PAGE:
(note: thanks to everyone for stopping by! Head’s up that this post is from 2013 & the Summit has been in dry dock since then. I’m sure she’s gorgeous now!)
After we fell in love with Celebrity Cruises last spring on the amazing Celebrity Equinox, we were excited to try the cruise line again on a different ship. This trip was a much, much different (far less glamorous) experience, but still fun in its own way.
The Celebrity Summit is an old ship (from 2001) that has been “Solsticized” – that is, it has been retrofitted with some of the features that are on Celebrity’s Solstice class ships (like Equinox). This includes Aqua Class cabins & dining room, a Persian Garden, expanded specialty restaurants (including Bistro on Five & Qsine – more on those later), the ever popular martini bar, & an Internet cafe (& on-board) featuring Apple products. The biggest changes during “Solsticizing” happen in the public areas; staterooms are untouched, with the exception of Aqua Class rooms, which are renovated balcony rooms. All this sounds really fancy, but it doesn’t cover up a harsh fact: it’s a 12 year old ship. Ships can age gracefully if they’re taken care of, as Summit largely is, but it’s nothing like sailing on a newer ship. We sailed in one of these “new” Aqua Class cabins & couldn’t have been more disappointed by the experience. Solsticizing in cabins is, to put it harshly, lipstick on a pig. Keep watching here next week for a whole post on sailing Aqua Class.
Some people complain that Summit is too small. In fact, she’s no smaller than two of the other ships we’ve sailed on out of the Port of Baltimore: the Carnival Pride & Royal Caribbean’s Enchantment of the Seas (which has since been replaced in B’more by the Grandeur of the Seas). We really don’t mind the smaller ships. They’re much easier to get around & the smaller number of passengers creates a bit of intimacy: you tend to see the same people over & over again. Of course, a smaller ship means that there are fewer innovative spaces & less room to spread out. It’s really a matter of personal preference, I think.
Putting Solsticizing aside for a moment, our room was a decent size for the age of the ship. Located on the ninth deck, about mid-ship, it was in a great location, not far from the mid-ship stairs. An “Aqua Class” standard balcony room, it consisted of a king sized bed (two twins pushed together, as is traditional on a cruise), a small sofa & coffee table, a small desk & a decent sized closet. We initially were disappointed at the amount of storage (compared to previous cruises we’ve been on), but we were able to store everything comfortably for our seven days at sea.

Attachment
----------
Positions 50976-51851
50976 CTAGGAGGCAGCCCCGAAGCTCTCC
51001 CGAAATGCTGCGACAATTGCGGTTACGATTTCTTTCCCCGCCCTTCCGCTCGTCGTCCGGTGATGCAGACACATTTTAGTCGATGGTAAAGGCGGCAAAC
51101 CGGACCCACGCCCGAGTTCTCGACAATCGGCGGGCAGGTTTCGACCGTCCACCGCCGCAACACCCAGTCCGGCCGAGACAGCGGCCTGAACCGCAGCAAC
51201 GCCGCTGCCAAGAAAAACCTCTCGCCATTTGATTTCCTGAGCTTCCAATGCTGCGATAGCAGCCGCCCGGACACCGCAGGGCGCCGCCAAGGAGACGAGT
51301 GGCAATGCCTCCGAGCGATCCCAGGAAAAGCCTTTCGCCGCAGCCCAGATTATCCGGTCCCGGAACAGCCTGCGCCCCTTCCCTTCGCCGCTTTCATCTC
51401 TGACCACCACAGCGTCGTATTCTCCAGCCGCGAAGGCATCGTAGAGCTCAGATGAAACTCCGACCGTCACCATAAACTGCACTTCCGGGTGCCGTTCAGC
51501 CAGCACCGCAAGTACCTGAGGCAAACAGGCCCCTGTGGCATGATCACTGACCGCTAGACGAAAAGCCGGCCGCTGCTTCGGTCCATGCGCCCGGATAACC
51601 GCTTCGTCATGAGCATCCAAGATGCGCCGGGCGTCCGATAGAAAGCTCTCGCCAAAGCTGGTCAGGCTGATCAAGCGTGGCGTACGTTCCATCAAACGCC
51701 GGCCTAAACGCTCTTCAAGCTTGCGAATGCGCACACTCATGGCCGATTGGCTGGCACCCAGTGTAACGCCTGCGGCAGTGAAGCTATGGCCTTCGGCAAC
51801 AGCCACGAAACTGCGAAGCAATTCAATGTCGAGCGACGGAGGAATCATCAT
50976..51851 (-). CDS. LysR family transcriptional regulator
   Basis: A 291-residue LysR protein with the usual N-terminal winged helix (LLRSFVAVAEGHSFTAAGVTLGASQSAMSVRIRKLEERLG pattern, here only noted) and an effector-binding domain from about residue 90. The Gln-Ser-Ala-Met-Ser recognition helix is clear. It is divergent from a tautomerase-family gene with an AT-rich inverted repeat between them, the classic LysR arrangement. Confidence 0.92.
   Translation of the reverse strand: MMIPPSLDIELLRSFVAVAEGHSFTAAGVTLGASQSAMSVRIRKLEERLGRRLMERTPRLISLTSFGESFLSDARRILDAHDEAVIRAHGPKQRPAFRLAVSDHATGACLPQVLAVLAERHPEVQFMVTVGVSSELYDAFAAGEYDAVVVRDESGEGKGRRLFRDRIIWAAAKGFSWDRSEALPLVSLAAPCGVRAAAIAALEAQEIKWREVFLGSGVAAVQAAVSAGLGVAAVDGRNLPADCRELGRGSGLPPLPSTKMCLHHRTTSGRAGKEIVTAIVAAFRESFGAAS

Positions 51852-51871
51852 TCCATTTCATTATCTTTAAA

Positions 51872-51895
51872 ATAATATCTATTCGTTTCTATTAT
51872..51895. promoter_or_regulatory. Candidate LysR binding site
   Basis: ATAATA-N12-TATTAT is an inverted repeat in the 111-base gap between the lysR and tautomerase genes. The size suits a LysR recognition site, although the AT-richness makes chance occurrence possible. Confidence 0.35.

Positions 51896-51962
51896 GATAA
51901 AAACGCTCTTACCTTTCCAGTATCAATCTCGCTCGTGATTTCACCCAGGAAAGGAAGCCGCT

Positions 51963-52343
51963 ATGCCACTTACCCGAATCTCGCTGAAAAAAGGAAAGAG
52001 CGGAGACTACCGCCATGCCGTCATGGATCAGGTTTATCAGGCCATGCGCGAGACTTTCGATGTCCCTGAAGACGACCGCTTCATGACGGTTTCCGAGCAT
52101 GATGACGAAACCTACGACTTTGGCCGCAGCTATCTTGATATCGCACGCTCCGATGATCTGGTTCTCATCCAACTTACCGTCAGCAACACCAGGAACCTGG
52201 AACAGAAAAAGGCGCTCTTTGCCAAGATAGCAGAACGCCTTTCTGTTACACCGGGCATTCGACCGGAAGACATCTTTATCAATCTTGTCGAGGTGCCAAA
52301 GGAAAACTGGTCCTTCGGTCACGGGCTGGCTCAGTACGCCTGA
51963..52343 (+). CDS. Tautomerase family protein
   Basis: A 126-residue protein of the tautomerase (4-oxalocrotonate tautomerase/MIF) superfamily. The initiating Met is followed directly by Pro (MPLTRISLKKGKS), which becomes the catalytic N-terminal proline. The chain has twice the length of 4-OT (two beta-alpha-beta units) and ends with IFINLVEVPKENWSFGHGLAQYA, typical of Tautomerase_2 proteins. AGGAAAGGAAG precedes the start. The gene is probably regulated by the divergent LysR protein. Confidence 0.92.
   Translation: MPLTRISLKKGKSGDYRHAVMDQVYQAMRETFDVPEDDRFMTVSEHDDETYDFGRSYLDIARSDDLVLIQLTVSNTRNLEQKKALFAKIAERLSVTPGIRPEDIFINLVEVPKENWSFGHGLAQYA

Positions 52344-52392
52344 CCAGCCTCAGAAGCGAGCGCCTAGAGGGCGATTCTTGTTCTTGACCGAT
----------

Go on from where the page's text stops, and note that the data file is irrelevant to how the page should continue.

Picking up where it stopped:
The bathroom showed the most wear of anywhere in the room – a chipped mirror, rusty & moldy spots in the shower, & a very tired feeling. Despite our cabin steward’s efforts, it never felt clean.
As you can see from the photo below, our balcony was a decent size, but had a disappointing feature: since we were on the top deck of cabins (the pool deck & buffet restaurant were above us), our balcony was dwarfed by the expansion of deck ten. This made the balcony claustrophobic, made watching sunsets difficult, & made star gazing impossible. The only positive thing about the overhang is that we were completely shielded from the weather. Celebrity should consider categorizing these balconies “obstructed view,” or at least differentiating the view from other, traditional balcony cabins. The other downside on being under a public deck? It’s really noisy – another poor planning move by Celebrity to put their Aqua Class cabins there.
The food on the boat was, unfortunately, not as good as we remembered it being. It wasn’t bad, but it wasn’t fantastic. We dined nightly at Blu restaurant, an exclusive dining room for Aqua Class guests, & had breakfast there several mornings as well. I’ll share more in my full Aqua Class review, but it’s fair to say that Blu wasn’t the extra special experience we were hoping for. The Oceanview Cafe, the ship’s buffet restaurant which B dubbed “the horse trough” (“because I feel like an animal having to slog through a crowded line to get my food”) was horribly laid out, leading to lots of crowds & angry diners. We ate at the Oceanview twice for breakfast – both times not because of our choosing – & it was just disappointing. Unlike on the Equinox, the quality & variety of food was lower than on the rest of the ship – it’s like they didn’t really want you to eat there. In fact, I don’t think it’s too harsh to say that buffet restaurants like this are why people hate cruising.